He almost cut Mr Bhambra’s hand off.

    “It has been clear to us and other observers that in the last 18 to 24 months this group has been preparing to step up its campaign, which we feel would have more tragic and violent consequences,” said Mr Collins.

    The government says a quarter of the cases dealt with by its Channel counter-extremism programme, part of the much-derided Prevent, involve rightwingers.



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  4. Saturday 17th December 2016

    posted by Morning Star in Britain

    A NEONAZI group that became illegal yesterday has seen 22 of its members or associates arrested since the start of the year.

    Police disclosed the figure as an order outlawing National Action under the Terrorism Act 2000 came into effect.

    Under the order, anyone found to be a member or inviting support for National Action faces up to 10 years in prison.

    The arrests were for a range of offences including hate crimes and public order breaches.

    “Officers have been briefed about the proscription and, going forward, will apply the legislation to this group as they would any other terrorist organisation,” said Metropolitan Police Deputy Assistant Commissioner Neil Basu.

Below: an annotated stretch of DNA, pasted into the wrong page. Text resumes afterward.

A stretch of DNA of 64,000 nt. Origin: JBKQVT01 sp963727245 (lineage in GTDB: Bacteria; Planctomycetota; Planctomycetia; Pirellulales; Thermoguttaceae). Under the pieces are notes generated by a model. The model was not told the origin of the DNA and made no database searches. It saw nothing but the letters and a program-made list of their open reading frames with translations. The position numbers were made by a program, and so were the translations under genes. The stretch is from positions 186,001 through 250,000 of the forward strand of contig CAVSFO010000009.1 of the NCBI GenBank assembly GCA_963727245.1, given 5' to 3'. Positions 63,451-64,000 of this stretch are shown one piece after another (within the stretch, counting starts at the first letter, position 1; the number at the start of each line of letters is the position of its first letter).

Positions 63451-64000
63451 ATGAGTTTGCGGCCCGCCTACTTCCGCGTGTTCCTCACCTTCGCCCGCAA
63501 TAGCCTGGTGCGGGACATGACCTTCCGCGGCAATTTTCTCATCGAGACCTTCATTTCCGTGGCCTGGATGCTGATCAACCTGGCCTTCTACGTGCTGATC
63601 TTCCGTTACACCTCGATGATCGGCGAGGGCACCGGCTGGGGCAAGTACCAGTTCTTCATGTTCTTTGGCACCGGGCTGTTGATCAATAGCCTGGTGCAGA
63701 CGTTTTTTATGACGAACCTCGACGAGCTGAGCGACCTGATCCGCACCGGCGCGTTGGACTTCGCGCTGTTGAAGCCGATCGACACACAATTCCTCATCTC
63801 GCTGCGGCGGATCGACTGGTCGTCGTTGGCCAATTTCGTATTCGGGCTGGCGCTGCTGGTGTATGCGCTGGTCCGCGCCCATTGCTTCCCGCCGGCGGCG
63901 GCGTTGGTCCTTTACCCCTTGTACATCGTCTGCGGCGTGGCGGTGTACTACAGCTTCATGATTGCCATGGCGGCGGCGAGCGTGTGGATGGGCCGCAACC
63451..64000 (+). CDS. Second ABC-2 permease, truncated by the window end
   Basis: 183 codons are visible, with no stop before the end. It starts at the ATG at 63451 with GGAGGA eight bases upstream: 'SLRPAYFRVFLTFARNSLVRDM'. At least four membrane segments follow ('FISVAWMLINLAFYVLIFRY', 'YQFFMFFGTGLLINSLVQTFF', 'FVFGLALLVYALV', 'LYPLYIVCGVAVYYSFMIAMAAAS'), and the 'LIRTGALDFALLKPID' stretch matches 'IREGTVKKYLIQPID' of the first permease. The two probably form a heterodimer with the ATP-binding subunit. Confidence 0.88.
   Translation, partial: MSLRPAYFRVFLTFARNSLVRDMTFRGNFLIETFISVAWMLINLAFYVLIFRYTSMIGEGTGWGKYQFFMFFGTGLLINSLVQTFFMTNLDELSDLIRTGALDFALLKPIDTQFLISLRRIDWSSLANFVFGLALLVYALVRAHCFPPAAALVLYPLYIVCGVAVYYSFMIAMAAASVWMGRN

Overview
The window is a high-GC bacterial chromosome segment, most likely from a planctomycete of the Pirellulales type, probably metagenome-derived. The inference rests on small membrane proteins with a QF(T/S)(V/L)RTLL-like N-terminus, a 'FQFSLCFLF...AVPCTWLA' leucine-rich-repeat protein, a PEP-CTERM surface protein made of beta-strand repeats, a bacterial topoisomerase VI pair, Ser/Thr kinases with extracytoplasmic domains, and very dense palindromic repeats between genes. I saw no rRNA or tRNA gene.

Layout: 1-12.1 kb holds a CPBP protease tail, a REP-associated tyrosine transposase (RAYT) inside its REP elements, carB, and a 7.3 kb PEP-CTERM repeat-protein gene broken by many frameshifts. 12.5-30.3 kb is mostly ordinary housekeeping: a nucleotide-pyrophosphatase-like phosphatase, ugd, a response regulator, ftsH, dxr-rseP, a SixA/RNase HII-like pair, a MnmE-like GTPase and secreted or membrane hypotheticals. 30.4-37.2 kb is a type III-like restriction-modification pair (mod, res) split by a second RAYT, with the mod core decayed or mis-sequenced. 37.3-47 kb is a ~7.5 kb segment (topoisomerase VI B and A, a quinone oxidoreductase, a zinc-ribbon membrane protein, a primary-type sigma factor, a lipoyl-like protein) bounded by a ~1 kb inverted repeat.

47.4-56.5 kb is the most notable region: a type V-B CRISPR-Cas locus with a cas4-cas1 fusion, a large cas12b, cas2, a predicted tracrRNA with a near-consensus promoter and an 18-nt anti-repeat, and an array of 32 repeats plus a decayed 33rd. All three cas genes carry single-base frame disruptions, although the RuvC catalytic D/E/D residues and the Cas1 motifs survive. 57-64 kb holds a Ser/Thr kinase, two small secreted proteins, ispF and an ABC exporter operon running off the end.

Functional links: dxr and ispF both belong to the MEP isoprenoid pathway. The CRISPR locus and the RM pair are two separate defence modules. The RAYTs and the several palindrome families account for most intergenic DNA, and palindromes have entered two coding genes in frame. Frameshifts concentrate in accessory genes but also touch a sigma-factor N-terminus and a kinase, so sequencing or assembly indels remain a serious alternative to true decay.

“This includes taking action against their online activities.”

    Home Secretary Amber Rudd announced proposals to ban National Action earlier this week after an assessment concluded that it was “concerned in terrorism.”

    An entry for National Action in the official list of proscribed groups says it is a “racist neonazi group” that was established in 2013 and has branches across Britain.



  5. Thursday 12th
    posted by Peter Lazenby in Britain

    COUNTERTERROR police arrested a 21-year-old Blackpool man yesterday for inciting racial hatred.

    The man was arrested for two public order offences after allegedly using threatening, abusive and insulting words likely to stir up racial hatred.

    One charge relates to remarks on social media, the other to words spoken at an event in Blackpool in March last year organised by the North West Infidels, a far-right group associated with the English Defence League and banned neonazi group National Action.

    At the event, supporters cheered as Jews were described as “parasites” and Hitler was praised amid claims Britain “took the wrong side” in the second world war.

    A police spokeswoman said: “The man will be interviewed at a police station in Lancashire during the course of the day.”

    Support or membership of National Action was outlawed under the Terrorism Act last month, making it the first far-right movement to be prohibited as a terror group.

    The group says it wants to fight the “disease” of “international Jewry” and admires Adolf Hitler. It is understood to have grown out of splinter groups of other far-right organisations and its membership numbers are not known publicly.

    Hate crimes can be reported to police on 101 or via the True Vision website http://www.report-it.org.uk.